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Open AccessArticle Use of SMAP Soil Moisture and Fitting Methods in Improving GPM Estimation in Near Real Time
Remote Sens. 2019, 11(3), 368; https://doi.org/10.3390/rs11030368
Received: 18 December 2018 / Revised: 2 February 2019 / Accepted: 8 February 2019 / Published: 12 February 2019
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Abstract
Satellite-based precipitation products have been widely used in a variety of fields. However, near real time products still contain substantial biases compared with the ground data. Recent studies showed that surface soil moisture can be utilized in improving rainfall estimation as it reflects [...] Read more.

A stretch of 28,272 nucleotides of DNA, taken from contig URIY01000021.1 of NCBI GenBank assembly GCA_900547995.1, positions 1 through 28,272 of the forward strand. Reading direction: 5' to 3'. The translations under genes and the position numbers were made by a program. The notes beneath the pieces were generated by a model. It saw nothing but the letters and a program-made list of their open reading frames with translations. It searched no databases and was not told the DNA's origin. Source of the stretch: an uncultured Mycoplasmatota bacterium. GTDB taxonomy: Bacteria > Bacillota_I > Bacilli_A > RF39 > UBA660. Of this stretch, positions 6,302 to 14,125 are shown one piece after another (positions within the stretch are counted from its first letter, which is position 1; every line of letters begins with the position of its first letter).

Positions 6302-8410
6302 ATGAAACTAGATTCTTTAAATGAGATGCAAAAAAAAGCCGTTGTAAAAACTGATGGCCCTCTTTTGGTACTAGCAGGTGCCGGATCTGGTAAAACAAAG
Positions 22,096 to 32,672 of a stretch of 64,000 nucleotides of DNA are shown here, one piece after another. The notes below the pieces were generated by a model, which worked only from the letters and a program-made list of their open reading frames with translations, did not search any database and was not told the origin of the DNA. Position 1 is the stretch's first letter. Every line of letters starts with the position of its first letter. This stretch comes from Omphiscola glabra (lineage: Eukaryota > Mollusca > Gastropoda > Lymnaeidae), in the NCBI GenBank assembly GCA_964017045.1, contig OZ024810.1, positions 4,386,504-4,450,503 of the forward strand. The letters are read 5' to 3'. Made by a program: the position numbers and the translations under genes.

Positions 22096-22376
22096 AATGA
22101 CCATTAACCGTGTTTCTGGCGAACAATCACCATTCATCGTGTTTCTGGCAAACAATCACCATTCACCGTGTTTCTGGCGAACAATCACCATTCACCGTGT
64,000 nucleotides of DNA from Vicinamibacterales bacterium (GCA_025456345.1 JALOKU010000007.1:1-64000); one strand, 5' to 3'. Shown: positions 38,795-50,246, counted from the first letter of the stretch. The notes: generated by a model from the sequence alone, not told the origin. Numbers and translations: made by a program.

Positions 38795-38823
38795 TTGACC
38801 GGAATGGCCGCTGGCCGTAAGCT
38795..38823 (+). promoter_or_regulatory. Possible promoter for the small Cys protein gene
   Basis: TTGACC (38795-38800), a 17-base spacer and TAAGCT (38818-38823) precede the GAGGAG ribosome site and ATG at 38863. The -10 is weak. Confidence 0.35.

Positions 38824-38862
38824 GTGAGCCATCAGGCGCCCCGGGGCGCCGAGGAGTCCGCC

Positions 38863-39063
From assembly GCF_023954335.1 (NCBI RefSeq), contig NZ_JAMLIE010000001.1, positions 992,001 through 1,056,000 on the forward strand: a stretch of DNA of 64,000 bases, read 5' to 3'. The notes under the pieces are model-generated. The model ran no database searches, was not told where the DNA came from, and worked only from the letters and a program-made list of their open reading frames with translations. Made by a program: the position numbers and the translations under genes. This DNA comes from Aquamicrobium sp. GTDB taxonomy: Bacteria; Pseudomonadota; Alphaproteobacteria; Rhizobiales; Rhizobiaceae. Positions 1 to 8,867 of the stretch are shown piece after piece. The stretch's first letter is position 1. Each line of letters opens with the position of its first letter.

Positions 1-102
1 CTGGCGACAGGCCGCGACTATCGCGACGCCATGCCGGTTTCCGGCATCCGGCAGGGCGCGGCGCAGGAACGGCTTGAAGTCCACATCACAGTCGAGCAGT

Satellite-based precipitation products have been widely used in a variety of fields. However, near real time products still contain substantial biases compared with the ground data. Recent studies showed that surface soil moisture can be utilized in improving rainfall estimation as it reflects recent precipitation. In this study, soil moisture data from Soil Moisture Active Passive (SMAP) satellite and observation-based fitting are used to correct near real time satellite-based precipitation product Global Precipitation Measurement (GPM) in mainland China. The particle filter is adopted to assimilate the SMAP soil moisture into a simple hydrological model, the antecedent precipitation index (API) model; three fitting methods—i.e., linear, nonlinear, and cumulative distribution function (CDF) fitting corrections—both separately and in combination with the SMAP soil moisture data, are then used to correct GPM. The results show that the soil moisture-based correction significantly reduces the root mean square error (RMSE) and mean absolute errors (BIAS) of the original GPM product in most areas of China. The median RMSE value for daily precipitation over China is decreased by approximately 18% from 5.25 mm/day for the GPM estimates to 4.32 mm/day for the soil moisture corrected estimates, and the median BIAS value is decreased by approximately 13% from 2.03 mm/day to 1.76 mm/day. The fitting correction method alone also improves GPM, although to a lesser extent. The best performance is found when the SMAP soil moisture assimilation is combined with the linear fitting of observed precipitation, with a median RMSE of 4.00 mm/day and a BIAS of 1.69 mm/day. Despite significant reductions to the biases of the satellite precipitation product, none of these methods is effective in improving the correlation between the satellite product and observational reference. Leaf area index and the frequency of the SMAP overpasses are among the potential factors influencing the correction effect. This study highlights that combining soil moisture and historical precipitation information can effectively improve satellite-based precipitation products in near real time. Full article